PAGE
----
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Can we conquer the moon? The next frontier of lunar missions

July 20, 1969 became a special day in human history – Neil Armstrong and Buzz Aldrin accomplished a remarkable feat, becoming the first humans to set foot on the moon. The Apollo 11 mission was the culmination of years of scientific innovation, determination and teamwork that led to this historic moment. Both the astronaut’s personal achievement and the monumental significance of the event for all mankind were reflected in the way Armstrong phrased his famous words: it’s one small step for man, one giant leap for mankind.

The moon landing was the fulfillment of a dream that had filled the human imagination for centuries. The Apollo 11 mission was not only a symbolic victory, but also a testament to the potential and capabilities of the human mind. It also had long-term consequences for lunar research – the moon landing became a pretext for further experiments and discoveries. But the Apollo 11 mission became more than just a single event. Years later, it takes only a few days to send most spacecraft to the Moon, so it’s no surprise that people have sent more missions there than anywhere else. [1] 

The Moon is the only celestial body other than Earth that humans have visited

The exploration of the Moon has witnessed the achievements of various nations, each of which has left its unique mark on the celestial canvas. The United States is a pioneer in this regard with 32 missions to its credit. The Soviet Union, driven by determination, has completed 23 missions, including the landmark Luna 2 in 1959. China conducted 7 missions, culminating in the historic soft landing of Chang’e 4 on the far side of the Moon in 2019. Japan participated in two missions, such as the comprehensive exploration of the moon SELENE in 2007. A private company from Luxembourg ventured on the innovative Manfred Memorial Moon Mission in 2014. The European Union’s SMART-1 tested cutting-edge technologies before a controlled descent from the moon in 2006. India’s Chandrayaan-1 revealed lunar secrets in 2008, while Italy’s ArgoMoon demonstrated the potential of CubeSat in 2022. Israel’s Beresheet lander took images of the dark side of the Moon in 2019, and South Korea’s KPLO surveyed lunar resources three years later that year. [2] Even in the face of challenges, the United Arab Emirates sought to reach the moon in 2023, leaving an indelible mark on humanity’s lunar exploration odyssey. [2]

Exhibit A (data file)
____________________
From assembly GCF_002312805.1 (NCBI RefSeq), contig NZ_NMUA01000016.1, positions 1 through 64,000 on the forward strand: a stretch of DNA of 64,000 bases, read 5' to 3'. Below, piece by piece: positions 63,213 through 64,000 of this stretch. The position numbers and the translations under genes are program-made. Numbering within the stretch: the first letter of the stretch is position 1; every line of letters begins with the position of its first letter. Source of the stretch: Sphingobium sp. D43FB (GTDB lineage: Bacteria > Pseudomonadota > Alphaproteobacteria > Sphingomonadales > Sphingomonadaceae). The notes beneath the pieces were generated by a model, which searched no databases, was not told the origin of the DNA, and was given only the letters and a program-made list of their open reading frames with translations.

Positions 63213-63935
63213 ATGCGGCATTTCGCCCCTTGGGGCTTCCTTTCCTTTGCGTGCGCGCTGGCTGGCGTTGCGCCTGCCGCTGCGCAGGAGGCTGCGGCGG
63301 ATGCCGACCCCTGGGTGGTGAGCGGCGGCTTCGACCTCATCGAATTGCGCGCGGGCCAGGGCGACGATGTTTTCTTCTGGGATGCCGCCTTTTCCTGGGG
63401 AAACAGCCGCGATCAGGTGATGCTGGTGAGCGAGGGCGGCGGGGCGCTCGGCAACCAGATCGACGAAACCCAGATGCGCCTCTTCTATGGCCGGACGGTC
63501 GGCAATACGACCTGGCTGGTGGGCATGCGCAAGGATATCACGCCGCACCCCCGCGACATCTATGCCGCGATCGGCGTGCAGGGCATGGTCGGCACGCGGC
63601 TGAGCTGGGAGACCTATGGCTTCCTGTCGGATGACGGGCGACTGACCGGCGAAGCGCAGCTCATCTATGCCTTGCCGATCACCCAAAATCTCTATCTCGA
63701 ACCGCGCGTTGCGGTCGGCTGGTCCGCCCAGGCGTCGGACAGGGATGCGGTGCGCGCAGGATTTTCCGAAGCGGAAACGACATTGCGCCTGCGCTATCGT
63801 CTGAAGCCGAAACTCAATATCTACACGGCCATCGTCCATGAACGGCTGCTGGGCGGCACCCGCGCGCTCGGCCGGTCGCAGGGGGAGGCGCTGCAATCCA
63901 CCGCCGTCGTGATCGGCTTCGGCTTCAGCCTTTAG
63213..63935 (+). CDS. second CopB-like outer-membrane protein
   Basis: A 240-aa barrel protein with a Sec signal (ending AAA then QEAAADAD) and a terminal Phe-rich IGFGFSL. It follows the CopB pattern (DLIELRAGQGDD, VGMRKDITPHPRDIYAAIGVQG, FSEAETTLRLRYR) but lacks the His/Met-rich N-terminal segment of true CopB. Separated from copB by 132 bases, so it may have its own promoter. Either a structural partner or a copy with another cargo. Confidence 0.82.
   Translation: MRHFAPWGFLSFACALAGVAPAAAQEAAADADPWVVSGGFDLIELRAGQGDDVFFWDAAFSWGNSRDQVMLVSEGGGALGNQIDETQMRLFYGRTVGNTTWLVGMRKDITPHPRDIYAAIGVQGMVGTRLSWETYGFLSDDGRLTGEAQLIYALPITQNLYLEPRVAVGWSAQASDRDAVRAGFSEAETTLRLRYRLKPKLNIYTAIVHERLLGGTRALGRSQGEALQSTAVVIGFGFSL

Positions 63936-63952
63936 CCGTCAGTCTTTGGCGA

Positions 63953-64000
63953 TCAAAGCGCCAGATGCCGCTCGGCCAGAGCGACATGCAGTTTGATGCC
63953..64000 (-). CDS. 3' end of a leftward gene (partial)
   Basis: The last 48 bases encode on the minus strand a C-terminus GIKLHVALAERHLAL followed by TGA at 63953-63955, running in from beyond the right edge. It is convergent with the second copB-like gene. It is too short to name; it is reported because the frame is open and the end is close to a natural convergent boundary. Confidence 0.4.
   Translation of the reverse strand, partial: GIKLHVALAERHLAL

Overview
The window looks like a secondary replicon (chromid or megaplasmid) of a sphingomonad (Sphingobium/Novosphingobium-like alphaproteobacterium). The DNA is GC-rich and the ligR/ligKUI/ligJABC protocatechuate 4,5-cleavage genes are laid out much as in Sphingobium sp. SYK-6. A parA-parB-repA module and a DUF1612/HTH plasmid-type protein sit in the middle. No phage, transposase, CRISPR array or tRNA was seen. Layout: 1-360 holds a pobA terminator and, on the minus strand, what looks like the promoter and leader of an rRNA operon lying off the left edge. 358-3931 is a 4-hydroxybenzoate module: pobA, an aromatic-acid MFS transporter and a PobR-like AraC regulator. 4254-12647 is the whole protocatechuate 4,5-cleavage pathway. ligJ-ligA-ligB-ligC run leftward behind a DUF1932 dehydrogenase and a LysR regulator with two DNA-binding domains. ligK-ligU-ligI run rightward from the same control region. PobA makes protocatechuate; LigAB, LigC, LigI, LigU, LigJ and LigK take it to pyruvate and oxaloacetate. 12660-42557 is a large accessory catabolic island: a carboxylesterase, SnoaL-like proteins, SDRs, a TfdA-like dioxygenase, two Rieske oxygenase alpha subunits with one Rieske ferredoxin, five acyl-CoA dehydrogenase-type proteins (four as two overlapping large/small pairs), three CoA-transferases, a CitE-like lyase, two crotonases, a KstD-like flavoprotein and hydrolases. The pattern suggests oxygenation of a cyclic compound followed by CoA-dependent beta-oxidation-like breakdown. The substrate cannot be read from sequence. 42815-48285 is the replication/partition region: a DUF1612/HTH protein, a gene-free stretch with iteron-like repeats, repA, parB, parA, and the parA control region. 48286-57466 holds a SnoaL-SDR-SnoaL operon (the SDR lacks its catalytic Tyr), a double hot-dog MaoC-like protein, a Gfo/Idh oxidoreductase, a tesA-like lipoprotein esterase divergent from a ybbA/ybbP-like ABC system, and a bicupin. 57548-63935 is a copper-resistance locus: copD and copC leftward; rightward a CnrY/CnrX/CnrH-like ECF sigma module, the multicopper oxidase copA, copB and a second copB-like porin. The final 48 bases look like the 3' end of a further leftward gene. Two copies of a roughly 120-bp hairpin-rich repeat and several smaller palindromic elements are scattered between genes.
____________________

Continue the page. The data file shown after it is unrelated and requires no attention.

Poland’s case

Poland has a rich astronomical heritage that dates back to Nicolaus Copernicus and his heliocentric model of the universe. Since then, Poland has been involved in space research and the development of space technology. The establishment of the Polish Space Agency (POLSA) in 2014 further strengthened this involvement. Scientists take part in international missions related to exoplanet exploration, cosmic radiation and gravitational waves. Poland also has education and outreach initiatives to inspire the next generation of scientists and space enthusiasts.

Jupiter Icy Moon Explorer